Rare Korean “Double Happiness” Wedding Chest with White Brass

Circa 1870, Yi Dynasty; chestnut and pear wood, rare white brass, found on Kanghwa Island, Korea, Certified.

This chest made of chestnut wood has its frame first applied with a coat of black lacquer, then decorated with the “Double Happiness” wedding motif made of pear wood inlaid in the front panels, surrounded by inlays of a diamond design (signifying wealth) that also decorate the surface of the top and sides of the chest.  The lock-plate and hinges on the front panels are made of white brass, a metal with components very hard to find in later periods and so became valuable.  The glowing color of the pear wood on a dark ground, with the rare white brass metalwork make this chest stand out magnificently.  It is further enhanced by sitting on a decorative stand with a curvilinear carved apron decorated at each end with a unique white brass corner-brace and short modified hoof feet on side floor stretchers.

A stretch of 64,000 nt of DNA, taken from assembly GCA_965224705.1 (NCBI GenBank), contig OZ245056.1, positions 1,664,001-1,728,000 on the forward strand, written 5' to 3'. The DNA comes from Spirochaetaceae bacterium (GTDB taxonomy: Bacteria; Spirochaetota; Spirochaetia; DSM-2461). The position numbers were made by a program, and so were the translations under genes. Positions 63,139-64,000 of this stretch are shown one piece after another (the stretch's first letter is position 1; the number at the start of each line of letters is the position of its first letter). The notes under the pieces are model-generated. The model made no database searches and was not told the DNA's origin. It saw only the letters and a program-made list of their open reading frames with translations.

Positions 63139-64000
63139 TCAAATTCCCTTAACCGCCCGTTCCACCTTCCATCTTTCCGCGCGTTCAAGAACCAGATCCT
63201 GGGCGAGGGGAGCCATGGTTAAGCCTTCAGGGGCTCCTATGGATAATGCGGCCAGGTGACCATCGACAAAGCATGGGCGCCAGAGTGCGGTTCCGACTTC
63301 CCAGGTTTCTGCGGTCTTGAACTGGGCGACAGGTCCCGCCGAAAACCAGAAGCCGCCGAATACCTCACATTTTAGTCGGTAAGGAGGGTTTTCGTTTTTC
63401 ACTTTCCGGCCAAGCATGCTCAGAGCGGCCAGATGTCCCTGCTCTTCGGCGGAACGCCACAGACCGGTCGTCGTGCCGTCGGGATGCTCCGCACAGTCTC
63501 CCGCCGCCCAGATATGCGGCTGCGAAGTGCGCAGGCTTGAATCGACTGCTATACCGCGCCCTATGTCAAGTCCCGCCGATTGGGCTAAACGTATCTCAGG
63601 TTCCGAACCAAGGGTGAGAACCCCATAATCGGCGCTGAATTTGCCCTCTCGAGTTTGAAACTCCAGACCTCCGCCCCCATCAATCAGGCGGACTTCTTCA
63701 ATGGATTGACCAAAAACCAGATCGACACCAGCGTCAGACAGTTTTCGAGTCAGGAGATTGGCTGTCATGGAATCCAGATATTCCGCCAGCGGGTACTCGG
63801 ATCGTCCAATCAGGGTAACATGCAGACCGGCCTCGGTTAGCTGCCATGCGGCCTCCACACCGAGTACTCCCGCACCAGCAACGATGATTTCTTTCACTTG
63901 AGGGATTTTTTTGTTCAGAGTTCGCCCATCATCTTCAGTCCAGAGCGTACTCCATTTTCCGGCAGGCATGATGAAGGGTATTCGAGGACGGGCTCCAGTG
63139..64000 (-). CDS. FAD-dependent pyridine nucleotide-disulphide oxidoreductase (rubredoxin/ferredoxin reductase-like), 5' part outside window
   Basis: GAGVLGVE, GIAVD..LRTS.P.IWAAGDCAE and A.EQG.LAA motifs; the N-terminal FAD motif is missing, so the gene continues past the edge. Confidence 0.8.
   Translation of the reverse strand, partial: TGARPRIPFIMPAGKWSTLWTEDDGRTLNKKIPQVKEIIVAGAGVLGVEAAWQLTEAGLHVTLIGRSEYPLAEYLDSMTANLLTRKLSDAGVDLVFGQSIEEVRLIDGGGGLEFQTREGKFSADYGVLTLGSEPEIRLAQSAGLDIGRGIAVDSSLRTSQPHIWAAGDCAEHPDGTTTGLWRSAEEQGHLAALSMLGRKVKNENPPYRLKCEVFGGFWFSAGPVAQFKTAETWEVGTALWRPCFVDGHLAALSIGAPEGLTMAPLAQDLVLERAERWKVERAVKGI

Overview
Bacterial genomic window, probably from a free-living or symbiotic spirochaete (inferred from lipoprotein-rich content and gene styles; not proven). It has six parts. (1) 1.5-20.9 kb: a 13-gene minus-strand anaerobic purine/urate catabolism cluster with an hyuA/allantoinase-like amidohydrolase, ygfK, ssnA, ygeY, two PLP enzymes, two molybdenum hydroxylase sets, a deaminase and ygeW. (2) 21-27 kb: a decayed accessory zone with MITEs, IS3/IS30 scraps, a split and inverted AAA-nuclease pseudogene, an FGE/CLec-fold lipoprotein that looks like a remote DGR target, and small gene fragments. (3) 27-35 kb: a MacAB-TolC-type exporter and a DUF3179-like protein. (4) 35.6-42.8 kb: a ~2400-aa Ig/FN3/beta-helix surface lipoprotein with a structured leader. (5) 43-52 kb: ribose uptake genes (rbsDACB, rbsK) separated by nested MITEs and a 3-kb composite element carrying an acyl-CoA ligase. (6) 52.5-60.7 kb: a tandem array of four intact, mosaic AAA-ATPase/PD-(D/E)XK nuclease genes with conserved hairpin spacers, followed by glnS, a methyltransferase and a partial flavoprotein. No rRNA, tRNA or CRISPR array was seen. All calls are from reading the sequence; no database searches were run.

A chest this exquisitely made was likely given as a wedding chest for a member of the royal extended family or member of the Yangban (landed aristocracy) who later found disfavor with the Court and was exiled to Kanghwa Island, a political prison colony for the Kingdom of Korea for two thousand years.  The chest was found after the Japanese Occupation by an American missionary medical doctor who was invited to go there to treat the sick and the dying.  He was allowed to take any furniture taken there by the exiled as the ruling scholar/official class did not value anything the exiled took there with them.  For his humanitarian work, the doctor was honored with Korean citizenship.  He spent the rest of his life in Korea.  This chest was later passed on to a Korean Professor of Korean History and Antiquity.  We acquired this chest the way it is, without restoration.